Next Salon Discussion
Tuesday 2nd May: First Tuesday Current Affairs discussion
Discussing First topical issue (Simon Belt) and Second topical issue (Mark Iddon)
James Heartfield and Ian Parker spoke of the impact childhood experiences and Freud's unconscious has on adulthood, chaired by Ken McLaughlin
Freud’s theories of the unconscious, the importance of early childhood experiences and repression have had an enormous impact on society. The debate over recovered and false memories in the 1980s and 1990s centred on whether adult patients were accurately recovering repressed memories of childhood abuse, or whether such memories were constructed during therapy and/or implanted by the therapist. Today, many TV dramas use the theme of disturbing experiences in childhood to set up and explain character motivation.
Past abuse has also been used to explain anything from the onset of psychotic experiences to violent or criminal behaviour. Pete Townsend, of rock group The Who, on being found to have downloaded images of child pornography said in mitigation that whilst he could not remember being abused in the past he thought that he might have been. If we add to this the current trend in neuroscience to explain behaviour as not consciously chosen but merely as a result of brain activity – my brain made me do it, your honour; is Freud’s legacy the psychoanalytic equivalent – it wasn’t me constable, it was my unconscious.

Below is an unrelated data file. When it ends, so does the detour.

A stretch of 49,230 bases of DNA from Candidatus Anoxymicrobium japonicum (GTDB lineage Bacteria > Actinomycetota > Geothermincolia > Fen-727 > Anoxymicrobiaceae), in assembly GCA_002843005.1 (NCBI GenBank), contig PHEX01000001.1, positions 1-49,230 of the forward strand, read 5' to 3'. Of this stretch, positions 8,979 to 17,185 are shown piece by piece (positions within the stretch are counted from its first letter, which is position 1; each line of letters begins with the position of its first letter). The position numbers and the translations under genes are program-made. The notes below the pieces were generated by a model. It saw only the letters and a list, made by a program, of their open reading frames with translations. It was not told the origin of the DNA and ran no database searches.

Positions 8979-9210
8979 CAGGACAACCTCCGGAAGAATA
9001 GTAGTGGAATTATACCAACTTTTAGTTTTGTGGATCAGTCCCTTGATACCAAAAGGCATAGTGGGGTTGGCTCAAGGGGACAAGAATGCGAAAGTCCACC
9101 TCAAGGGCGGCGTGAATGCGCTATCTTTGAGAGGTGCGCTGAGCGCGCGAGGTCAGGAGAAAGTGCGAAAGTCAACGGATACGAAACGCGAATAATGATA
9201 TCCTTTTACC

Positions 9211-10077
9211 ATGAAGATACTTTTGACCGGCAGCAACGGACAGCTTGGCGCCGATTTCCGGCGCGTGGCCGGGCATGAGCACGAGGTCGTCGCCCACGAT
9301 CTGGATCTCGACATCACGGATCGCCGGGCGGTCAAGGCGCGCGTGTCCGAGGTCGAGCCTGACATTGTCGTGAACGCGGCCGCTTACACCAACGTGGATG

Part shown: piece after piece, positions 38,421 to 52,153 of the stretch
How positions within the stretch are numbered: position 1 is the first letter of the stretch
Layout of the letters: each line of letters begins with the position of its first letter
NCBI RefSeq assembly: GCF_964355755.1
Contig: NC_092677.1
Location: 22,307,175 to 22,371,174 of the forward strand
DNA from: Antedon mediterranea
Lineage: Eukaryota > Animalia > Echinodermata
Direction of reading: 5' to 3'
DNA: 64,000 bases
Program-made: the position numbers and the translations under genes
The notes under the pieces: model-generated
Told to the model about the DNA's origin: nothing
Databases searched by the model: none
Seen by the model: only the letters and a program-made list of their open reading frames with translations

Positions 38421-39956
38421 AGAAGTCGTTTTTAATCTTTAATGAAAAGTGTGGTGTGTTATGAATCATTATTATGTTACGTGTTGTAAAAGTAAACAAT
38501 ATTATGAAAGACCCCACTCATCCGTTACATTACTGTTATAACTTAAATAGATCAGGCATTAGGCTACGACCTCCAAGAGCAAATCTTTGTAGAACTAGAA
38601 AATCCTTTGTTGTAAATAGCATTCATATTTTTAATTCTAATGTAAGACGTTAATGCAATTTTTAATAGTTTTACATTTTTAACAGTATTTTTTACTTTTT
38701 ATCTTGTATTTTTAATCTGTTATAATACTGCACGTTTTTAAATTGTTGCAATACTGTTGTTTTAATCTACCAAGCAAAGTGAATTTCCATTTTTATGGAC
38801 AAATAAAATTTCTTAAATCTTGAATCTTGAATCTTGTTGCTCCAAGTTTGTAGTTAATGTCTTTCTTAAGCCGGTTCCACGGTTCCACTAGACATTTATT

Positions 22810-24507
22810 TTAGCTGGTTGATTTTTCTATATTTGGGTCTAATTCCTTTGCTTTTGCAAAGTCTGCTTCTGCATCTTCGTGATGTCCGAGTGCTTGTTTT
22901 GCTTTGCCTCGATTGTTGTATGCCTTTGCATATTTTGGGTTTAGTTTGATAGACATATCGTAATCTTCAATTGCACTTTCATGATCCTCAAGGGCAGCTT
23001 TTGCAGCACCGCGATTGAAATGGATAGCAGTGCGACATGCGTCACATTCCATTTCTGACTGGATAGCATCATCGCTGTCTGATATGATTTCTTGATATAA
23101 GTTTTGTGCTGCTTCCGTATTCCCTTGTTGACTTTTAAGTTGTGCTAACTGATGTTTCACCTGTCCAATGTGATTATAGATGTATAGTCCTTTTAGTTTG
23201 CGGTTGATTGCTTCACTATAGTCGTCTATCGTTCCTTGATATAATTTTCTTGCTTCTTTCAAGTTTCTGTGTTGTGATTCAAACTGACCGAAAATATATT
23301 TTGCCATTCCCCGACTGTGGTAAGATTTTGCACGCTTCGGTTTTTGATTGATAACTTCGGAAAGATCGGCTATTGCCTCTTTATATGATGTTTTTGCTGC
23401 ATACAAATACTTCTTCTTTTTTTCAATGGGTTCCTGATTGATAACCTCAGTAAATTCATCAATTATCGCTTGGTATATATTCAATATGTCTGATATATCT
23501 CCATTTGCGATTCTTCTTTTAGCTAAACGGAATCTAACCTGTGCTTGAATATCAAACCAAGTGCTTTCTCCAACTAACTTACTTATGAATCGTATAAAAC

So, what is Freud’s legacy and what challenges does the unconscious pose for those of us who like to see ourselves as rational actors? What role has his ‘talking cure’ played in the development of a wider therapeutic culture? And how powerful an influence is our past on our present behaviour? The discussion will attempt to dig into these and many related issues.
Some background readings
The myth of 'infant determinism', by Dr Helene Guldberg, spiked 5 October 2004
Our brains aren’t moulded by abuse, by Ken McLaughlin, spiked 15 May 2013
Colorado transgender first-grader Coy Mathis wins civil rights case, by Joey Bunch, The Denver Post 23 June 2013
Don't tell me my affair with a teacher was abusive – I'll be the judge of that, by Bernadette Rooney, Guardian 24 June 2013
The deterministic myth of the ‘early years’, by Helene Guldberg, spiked 16 July 2013
Swedish serial killer who raped and ate his victims to be freed – because he made it all up, by Charlotte McDonald-Gibson, The Independent 31 July 2013
Watch video of the speaker and audience discussion below. Thanks to Dan Clayton the documentary filmmaker from Leeds for this.